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Date: Wed, 14 Nov 2012 09:14:11 -0800
From: Greg KH <>
Subject: Re: Linux kernel handling of IPv6 temporary addresses

On Wed, Nov 14, 2012 at 10:43:22AM +0200, George Kargiotakis wrote:
> Hello all,
> Due to the way the Linux kernel handles the creation of IPv6 temporary
> addresses a malicious LAN user can remotely disable them altogether
> which may lead to privacy violations and information disclosure.
> By default the Linux kernel uses the 'ipv6.max_addresses' option to
> specify how many IPv6 addresses an interface may have. The
> 'ipv6.regen_max_retry' option specifies how many times the kernel will
> try to create a new address.
> Currently, in net/ipv6/addrconf.c,lines 898-910, there is no
> distinction between the events of reaching max_addresses for an
> interface and failing to generate a new address. Upon
> reaching any of the above conditions the following error is emitted by
> the kernel times 'regen_max_retry' (default value 3): 
> [183.793393] ipv6_create_tempaddr(): retry temporary address
> regeneration [183.793405] ipv6_create_tempaddr(): retry temporary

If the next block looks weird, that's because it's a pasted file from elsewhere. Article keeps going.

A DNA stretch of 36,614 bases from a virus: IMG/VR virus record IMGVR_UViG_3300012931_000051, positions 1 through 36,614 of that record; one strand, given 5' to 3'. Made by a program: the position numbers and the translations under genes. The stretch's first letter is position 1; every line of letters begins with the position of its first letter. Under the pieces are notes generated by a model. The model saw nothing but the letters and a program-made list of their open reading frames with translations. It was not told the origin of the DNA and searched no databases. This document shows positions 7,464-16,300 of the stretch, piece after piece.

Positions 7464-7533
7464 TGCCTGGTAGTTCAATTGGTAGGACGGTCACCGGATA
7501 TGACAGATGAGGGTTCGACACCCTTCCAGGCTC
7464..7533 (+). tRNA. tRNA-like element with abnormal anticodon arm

> address regeneration [183.793411] ipv6_create_tempaddr(): retry
> temporary address regeneration
> After 'regen_max_retry' is reached the kernel completely disables
> temporary address generation for that interface.
> [183.793413] ipv6_create_tempaddr(): regeneration time exceeded -
> disabled temporary address support
> RFC4941 3.3.7 specifies that disabling temp_addresses MUST happen upon
> failure to create non-unique addresses which is not the above case.
> Addresses would have been created if the kernel had a higher
> 'ipv6.max_addresses' limit.
> A malicious LAN user can send a limited amount of RA prefixes and thus
> disable IPv6 temporary address creation for any Linux host. Recent
> distributions which enable the IPv6 Privacy extensions by default, like
> Ubuntu 12.04 and 12.10, are vulnerable to such attacks.
> Due to the kernel's default values for valid (604800) and preferred
> (86400) lifetimes, this scenario may even occur under normal usage when
> a Router sends both a public and a ULA prefix, which is not an uncommon
> scenario for IPv6. 16 addresses are not enough with the current default
> timers when more than 1 prefix is advertised.
> The kernel should at least differentiate between the two cases of
> reaching max_addresses and being unable to create new addresses, due to
> DAD conflicts for example.

Have you discussed this with the upstream Linux kernel networking


greg k-h

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